If It Looks Like A Flat, Feels Like A Flat, And Sounds Like A Flat, Guess What…!

A flat tire shouldn’t be reason for panic. “In schools where drivers’ education isn’t available,” observes one educator, “tire changing ought to be included in home economics.” The Car Care Council suggests that motorists who are unprepared to deal with a flat tire are faced not only with added expense and inconvenience; they also are more vulnerable to foul weather and roadside crime.

Among the obstacles is a spare tire that’s buried under layers of trunk junk. Not only is it hard to reach, it may have gone flat during its long period of hibernation. In another scenario the jack and/or jack handle might be missing.

If everything is where it should be and ready to use, will the driver know how to do so? The Council offers a few suggestions to help the victim of a flat tire to get back on the road quickly and safely.

First and foremost, familiarize yourself with the procedure before the real situation arises. Jacking up the vehicle and removing the wheel does require some preparation, so a “dry run” in the driveway or other safe place is a good idea.

Determine whether or not the vehicle is equipped with anti-theft lug nuts and, if so, where the lug nut key is located. Some cars have locking wheel covers.

Jacking procedures vary from vehicle to vehicle, so do your owner’s manual homework before beginning. It may warn if the spare is a miniaturized space-saver, to drive it slowly, as recommended on the sidewall. The sooner you can get a real wheel and good tire back on your vehicle, the better.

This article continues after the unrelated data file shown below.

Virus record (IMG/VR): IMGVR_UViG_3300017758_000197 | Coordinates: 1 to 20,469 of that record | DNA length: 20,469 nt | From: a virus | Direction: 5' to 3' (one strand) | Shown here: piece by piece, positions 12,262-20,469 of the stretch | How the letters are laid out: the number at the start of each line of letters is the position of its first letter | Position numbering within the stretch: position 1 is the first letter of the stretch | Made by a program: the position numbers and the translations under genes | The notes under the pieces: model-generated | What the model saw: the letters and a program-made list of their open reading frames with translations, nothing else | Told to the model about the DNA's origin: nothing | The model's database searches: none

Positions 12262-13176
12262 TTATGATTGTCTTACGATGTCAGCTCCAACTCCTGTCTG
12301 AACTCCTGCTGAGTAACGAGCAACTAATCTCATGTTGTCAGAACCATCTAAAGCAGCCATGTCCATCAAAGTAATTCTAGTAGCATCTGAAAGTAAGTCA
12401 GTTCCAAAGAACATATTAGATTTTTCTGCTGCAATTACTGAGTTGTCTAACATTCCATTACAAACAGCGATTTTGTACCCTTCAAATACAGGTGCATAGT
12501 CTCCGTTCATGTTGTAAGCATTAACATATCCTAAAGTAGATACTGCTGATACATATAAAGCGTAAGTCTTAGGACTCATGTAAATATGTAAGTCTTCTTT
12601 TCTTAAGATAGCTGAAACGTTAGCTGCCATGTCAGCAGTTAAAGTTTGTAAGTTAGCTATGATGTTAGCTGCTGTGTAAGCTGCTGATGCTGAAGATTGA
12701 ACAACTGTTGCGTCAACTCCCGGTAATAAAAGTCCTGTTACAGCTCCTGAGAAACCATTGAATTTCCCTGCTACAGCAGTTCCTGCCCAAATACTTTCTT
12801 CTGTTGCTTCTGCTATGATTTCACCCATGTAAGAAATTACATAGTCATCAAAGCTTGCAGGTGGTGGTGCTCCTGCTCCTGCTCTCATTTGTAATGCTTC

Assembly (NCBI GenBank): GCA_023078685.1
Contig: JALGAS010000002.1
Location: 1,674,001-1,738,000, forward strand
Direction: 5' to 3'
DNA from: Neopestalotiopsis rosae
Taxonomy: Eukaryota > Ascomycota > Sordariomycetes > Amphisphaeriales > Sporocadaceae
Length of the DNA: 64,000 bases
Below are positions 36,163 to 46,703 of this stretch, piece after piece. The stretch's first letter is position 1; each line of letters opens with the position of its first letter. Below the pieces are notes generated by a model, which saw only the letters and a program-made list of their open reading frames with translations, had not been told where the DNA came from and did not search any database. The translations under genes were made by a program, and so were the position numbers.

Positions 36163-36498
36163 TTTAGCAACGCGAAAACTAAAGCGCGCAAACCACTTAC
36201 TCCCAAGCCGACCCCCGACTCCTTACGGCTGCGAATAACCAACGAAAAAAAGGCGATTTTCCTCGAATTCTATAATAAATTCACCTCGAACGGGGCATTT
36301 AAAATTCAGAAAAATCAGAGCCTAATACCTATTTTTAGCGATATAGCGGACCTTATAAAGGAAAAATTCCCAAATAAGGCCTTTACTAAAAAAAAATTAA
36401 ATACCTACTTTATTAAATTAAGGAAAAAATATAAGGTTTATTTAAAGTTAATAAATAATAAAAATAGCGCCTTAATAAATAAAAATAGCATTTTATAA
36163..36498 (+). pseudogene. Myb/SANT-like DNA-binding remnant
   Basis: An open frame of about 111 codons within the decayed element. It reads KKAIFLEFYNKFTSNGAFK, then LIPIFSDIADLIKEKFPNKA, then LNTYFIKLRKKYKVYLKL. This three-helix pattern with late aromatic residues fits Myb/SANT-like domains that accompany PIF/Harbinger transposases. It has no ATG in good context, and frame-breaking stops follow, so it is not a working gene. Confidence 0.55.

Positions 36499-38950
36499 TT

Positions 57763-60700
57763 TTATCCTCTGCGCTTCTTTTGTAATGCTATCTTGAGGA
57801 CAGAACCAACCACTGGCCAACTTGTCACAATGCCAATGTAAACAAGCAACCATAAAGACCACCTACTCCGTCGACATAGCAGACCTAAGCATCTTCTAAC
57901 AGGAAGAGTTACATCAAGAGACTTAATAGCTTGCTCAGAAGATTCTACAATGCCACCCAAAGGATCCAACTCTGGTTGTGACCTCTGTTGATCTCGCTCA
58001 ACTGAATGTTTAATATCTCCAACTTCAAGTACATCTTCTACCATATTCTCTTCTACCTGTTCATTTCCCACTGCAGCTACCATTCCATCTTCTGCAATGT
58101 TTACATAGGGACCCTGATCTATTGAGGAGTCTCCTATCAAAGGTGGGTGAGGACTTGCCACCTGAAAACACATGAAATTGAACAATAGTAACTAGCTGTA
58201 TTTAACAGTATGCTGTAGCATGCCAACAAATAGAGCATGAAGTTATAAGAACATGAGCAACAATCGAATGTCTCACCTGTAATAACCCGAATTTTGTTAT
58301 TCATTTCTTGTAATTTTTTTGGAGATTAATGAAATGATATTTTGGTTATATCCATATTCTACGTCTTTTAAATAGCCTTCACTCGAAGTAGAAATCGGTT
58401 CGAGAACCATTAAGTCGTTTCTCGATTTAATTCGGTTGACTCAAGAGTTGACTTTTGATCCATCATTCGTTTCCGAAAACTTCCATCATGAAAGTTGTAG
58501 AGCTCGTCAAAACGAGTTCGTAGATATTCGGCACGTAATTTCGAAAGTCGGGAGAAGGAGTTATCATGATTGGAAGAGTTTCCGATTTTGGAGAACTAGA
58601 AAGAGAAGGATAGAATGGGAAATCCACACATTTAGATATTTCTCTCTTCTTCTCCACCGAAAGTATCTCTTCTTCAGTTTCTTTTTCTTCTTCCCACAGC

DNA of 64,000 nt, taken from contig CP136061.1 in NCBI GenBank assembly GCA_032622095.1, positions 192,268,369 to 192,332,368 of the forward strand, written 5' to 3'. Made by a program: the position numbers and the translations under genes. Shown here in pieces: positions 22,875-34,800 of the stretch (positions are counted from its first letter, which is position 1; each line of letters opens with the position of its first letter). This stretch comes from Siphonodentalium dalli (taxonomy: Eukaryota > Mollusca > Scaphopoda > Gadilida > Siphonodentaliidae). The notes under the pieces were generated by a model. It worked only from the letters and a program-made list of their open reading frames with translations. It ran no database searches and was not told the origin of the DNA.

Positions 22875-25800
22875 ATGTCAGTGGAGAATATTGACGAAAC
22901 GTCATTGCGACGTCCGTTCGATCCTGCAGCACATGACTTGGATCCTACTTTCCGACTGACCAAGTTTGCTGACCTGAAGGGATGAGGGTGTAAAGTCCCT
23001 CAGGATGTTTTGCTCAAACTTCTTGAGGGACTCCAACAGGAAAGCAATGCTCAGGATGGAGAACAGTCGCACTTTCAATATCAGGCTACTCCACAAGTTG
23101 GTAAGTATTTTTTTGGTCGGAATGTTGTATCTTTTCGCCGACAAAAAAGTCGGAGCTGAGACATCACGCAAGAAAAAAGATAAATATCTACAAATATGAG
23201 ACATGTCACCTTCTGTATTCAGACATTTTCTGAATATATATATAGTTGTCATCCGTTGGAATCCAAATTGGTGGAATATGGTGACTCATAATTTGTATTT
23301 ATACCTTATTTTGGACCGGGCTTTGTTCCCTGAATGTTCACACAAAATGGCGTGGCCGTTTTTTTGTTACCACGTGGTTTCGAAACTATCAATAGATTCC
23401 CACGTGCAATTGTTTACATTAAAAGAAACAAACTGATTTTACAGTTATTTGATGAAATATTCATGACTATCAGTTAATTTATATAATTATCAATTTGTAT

Since most flats are cause by damage to the tire, usually a puncture, says the Council, anything less than quality repairs can affect the integrity of the tire. The best way to repair a tire is to have it removed from the rim, the inside inspected and corrective measures taken. The quick plug, done from the outside, no longer is recommended by the tire industry. According to experts, the repair could fail, inviting a blowout.

One emergency solution is a pressurized can that seals the puncture and inflates the tire until you can get to a service dealer. Another is a pump that plugs into the cigarette lighter receptacle to inflate a low, but not flat, tire. Much better, when available, is the air hose at the service station.

The best idea, urges the Council, is to check inflation of all tires, including the spare, regularly. For maximum tire life, have them rotated and balanced according to the manufacturer’s recommendations.

The Car Care Council is the source of information for the "Be Car Care Aware" campaign, educating consumers about the benefits of regular vehicle maintenance and repair. For more information visit www.carcare.org.